The contemporary interest in transnational cultures is synchronous with a wider global trend in translation. As recently as in 2020, Damrosch conceded that ‘we now see an increasing focus on the global circulation of works in translation’ (188) while insisting ‘this should by no means require a thoughtless surrender to the hegemony of global English’ (188–89) since ultimately ‘the best scholarship in comparative and world literature today resists . . . critical monolingualism and involves extensive works with a measured use of translations, critically informed by translation studies’ (189). In Australia, several prizes for literary translation have been developed in recent years. The Australian Association for Literary Translation has provided an annual prize since 2014, and the New South Wales Governor’s prize, which provides significant financial incentive to translators, was inaugurated in 2017. The Australian Academy of the Humanities has been awarding a Medal for Excellence in Translation since 2017. This was won by the notable French-English translator Jacqueline Rose in 2018. In a 2016 article, journalist Susan Wyndham cast Rose as one of a series of Australians who ‘lead the way in French translation’ in reference to the many translations of French classics she had published over the previous decade. The same article refers to publications of other previously untranslated older French works, but also points to recent translations of Sydney-based contemporary French-Australian author, Catherine Rey. Rey’s work, which was originally written in French before her publication of her 2018 novel, The Lovers, has been popularised in Australia thanks to the surge in interest in translation. The translation of works such as Rey’s (and others from German, Spanish, Chinese and Hindi) has played a key role in making such intercultural exchanges and rapprochement between the academy and the wider public possible.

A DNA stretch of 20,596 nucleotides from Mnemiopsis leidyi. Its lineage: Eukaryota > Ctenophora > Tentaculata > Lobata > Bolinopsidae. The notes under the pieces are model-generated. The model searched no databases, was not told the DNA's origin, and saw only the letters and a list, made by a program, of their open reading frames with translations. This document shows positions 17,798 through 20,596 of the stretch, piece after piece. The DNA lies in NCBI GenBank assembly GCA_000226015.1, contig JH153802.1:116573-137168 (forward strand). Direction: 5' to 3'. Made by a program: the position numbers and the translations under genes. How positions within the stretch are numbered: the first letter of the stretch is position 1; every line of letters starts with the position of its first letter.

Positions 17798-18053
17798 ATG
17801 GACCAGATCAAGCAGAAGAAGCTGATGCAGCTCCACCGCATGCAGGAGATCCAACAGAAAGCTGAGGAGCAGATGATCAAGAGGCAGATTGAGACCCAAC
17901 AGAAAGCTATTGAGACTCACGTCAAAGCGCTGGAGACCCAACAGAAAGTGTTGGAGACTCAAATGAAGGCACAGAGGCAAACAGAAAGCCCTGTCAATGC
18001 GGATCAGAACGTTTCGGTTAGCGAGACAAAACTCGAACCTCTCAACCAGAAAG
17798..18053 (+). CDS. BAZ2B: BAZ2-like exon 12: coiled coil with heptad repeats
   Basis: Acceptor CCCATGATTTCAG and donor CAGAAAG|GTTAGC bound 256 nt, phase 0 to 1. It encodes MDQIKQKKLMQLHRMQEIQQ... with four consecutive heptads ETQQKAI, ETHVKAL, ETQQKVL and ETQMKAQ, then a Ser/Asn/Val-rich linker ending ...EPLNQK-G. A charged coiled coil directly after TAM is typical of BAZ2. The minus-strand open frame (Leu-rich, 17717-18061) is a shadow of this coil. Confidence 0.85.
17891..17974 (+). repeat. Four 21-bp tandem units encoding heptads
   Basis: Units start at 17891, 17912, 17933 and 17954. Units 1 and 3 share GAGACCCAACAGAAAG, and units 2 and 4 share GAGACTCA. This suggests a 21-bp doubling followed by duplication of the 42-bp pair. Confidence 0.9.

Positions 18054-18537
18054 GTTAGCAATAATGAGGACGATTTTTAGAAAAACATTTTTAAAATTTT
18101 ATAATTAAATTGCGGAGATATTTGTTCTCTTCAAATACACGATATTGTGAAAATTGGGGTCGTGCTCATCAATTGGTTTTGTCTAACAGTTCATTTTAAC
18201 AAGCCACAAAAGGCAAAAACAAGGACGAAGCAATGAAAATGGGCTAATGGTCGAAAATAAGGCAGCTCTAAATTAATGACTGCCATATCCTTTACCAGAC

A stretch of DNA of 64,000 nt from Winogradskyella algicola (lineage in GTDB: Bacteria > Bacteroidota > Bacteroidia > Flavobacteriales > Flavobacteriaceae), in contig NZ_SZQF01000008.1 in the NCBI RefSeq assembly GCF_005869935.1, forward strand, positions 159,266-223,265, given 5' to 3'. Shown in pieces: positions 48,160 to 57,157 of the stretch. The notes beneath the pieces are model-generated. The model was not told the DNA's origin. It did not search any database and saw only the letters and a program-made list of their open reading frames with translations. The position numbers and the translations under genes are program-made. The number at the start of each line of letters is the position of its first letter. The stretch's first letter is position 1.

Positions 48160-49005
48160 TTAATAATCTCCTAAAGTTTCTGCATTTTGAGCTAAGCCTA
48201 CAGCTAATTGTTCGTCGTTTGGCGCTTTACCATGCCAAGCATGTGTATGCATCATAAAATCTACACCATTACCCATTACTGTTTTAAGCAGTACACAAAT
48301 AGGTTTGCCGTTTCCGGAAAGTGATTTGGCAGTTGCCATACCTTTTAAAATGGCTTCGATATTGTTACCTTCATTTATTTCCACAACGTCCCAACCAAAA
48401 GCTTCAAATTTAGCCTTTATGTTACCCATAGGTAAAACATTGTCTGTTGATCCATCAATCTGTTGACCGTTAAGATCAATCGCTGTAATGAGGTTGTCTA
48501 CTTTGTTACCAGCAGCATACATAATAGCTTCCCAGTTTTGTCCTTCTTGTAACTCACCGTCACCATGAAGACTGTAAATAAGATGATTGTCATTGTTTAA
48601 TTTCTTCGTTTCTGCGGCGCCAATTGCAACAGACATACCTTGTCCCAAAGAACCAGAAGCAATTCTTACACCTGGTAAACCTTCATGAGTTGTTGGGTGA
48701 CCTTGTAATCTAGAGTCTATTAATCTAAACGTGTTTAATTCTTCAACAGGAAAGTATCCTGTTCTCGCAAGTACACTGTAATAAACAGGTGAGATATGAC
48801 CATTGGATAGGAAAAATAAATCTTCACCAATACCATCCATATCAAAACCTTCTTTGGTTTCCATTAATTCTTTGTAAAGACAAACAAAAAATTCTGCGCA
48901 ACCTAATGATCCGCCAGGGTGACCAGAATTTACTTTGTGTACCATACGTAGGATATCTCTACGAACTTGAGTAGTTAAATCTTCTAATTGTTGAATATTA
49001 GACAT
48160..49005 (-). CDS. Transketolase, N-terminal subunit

Our work on Wenz here offers, we hope, the kind of intervention Damrosch recommends: focusing on the packaging of Wenz’s works across languages and on the paratextual elements of his works in both French and English (in both translation and original) as a means of examining ‘the deeply intertwined problems of language and of politics that confront every use of language today’ (174). We first examine the original packaging of Wenz’s works, during his lifetime. We then analyse the way in which his writing was recouped in the 1980s and 1990s. Finally, we discuss how his work was translated and reissued with a refined focus in the first decades of the twenty-first century. We show that, at a time when marginalised voices are increasingly being heard, the contemporary discovery of Wenz contributes a unique transnational writer to Australian literary history.

The Original Packaging of Wenz

The reception of Wenz’s work in France and Australia points to a history of publishing practices and attitudes towards linguistic diversity in literature in both nations. Maurice Blackman, one of the leading French scholars in Australia in the twentieth century, describes Wenz as having first ‘found a receptive audience in France’ for his stories of life in Australia (‘Transculturalism’ 4). Writing as Paul Warrego, Wenz was first published in 1900 in the Paris-based literary magazine L’Illustration.4 Wenz had a long collaboration with this magazine and appears to have garnered a significant following in France for his stories about the curiosities of life aux antipodes. His first collection of short stories, including some of those published in L’Illustration, was published in 1905 as A l’autre bout du monde. This collection, as Blackman notes, must have been greeted with some success, since it ran a second edition in 1907 (‘A French-Australian Writer’ 6). Later, fellow leading French scholar on Australia, Jean-Paul Delamotte, would note that Wenz published in ‘very good outlets’ in France during his lifetime (9). Indeed, in addition to short stories published in popular literary journals and magazines, three of Wenz’s novels appeared with Calmann-Lévy, one of the foremost French publishing houses; giants of the French literary canon such as Marcel Proust, George Sand and Victor Hugo had also been published there.